Some­day You Will Under­stand: My Father’s Pri­vate World War II

  • From the Publisher
May 18, 2015

Wal­ter Wolff was the son of a Jew­ish mer­chant fam­i­ly that fled their Ger­man home when the Nazis came to pow­er and took refuge in Brus­sels, Bel­gium. On the eve of the Ger­man inva­sion in May 1940, the fam­i­ly began its sec­ond escape. Their six­teen – month odyssey took them through the chaos of bat­tle in France and the dan­gers of liv­ing clan­des­tine­ly as Jews in occu­pied ter­ri­to­ry before they final­ly board­ed the noto­ri­ous freighter SS Nave­mar in Cadiz, Spain to be among the last Jew­ish refugees admit­ted to the Unit­ed States before Pearl Harbor.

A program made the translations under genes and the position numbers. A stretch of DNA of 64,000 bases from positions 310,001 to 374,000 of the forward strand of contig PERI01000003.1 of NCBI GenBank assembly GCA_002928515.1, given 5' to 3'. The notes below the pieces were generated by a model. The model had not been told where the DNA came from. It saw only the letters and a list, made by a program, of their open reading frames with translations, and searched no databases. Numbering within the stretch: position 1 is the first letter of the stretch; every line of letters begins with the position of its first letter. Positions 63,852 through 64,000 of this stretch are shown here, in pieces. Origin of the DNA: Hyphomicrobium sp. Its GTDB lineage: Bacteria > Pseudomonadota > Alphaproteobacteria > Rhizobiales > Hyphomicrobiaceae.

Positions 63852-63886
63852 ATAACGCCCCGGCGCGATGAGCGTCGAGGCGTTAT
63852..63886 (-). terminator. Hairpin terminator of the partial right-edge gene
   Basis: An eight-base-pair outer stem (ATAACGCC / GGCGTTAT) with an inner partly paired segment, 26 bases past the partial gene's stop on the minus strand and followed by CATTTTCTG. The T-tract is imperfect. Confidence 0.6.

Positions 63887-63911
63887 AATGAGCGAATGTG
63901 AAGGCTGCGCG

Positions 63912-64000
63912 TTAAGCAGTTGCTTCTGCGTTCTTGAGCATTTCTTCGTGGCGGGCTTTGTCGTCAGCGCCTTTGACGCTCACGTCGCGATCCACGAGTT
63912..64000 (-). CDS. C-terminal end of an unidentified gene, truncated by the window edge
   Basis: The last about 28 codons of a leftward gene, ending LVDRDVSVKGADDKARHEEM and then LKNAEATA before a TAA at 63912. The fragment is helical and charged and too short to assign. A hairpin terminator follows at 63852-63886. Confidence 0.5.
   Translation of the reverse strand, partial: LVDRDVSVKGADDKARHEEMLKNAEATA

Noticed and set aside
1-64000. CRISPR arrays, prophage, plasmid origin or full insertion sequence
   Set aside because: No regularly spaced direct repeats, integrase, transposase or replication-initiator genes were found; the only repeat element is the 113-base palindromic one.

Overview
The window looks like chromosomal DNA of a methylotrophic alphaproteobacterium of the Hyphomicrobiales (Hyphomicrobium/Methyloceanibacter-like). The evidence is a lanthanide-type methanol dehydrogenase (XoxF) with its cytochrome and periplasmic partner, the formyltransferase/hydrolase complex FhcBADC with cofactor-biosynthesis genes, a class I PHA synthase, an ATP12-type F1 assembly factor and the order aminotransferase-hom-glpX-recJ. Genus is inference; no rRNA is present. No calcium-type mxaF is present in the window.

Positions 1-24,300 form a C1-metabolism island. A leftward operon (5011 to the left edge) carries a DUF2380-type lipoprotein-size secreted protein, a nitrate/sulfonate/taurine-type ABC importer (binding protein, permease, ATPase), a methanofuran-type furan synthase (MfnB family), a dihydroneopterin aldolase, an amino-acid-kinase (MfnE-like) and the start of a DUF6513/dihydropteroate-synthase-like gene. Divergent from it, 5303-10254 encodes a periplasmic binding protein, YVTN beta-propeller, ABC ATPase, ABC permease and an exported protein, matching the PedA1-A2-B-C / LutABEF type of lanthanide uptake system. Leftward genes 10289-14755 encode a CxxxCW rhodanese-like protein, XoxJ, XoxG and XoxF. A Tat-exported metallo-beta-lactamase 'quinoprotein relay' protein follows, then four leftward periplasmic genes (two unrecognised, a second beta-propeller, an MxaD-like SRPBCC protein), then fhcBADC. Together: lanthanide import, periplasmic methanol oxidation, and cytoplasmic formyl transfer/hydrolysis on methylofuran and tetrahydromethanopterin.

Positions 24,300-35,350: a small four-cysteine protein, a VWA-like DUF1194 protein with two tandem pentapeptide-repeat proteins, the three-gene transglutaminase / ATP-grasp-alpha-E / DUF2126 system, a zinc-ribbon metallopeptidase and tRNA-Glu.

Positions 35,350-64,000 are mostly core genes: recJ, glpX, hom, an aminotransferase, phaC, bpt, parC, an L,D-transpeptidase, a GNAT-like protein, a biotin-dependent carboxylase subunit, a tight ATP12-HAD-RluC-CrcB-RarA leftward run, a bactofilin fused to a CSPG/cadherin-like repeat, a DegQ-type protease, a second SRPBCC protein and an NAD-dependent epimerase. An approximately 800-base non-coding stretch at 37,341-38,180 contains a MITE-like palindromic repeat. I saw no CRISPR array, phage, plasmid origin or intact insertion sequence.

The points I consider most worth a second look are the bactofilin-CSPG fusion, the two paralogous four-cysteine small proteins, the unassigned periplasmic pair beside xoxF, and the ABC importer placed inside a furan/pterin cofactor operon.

With­in two years of his arrival in the States, Wal­ter was ready to take the fight back to the Nazis as a sol­dier in the U.S. Army. Trained for the Intel­li­gence Corps at Camp Ritchie, he was sent first to Italy and then to Ger­many and Aus­tria, where he inter­ro­gat­ed POWs for poten­tial pros­e­cu­tion as war crim­i­nals at Nurem­burg. At the same time, on his trav­els in Europe he returned to the con­fis­cat­ed prop­er­ties of his extend­ed fam­i­ly, throw­ing out the occu­piers and reclaim­ing own­er­ship. Telling the rous­ing sto­ry of a Jew­ish boy who fled per­se­cu­tion and returned to pros­e­cute the Nazi oppres­sors, Wal­ter Wolff’s daugh­ter Nina has recon­struct­ed these events from fam­i­ly lore and her father’s own cache of more than 700 wartime let­ters and 200 pho­tographs, which he revealed to her short­ly before he died.

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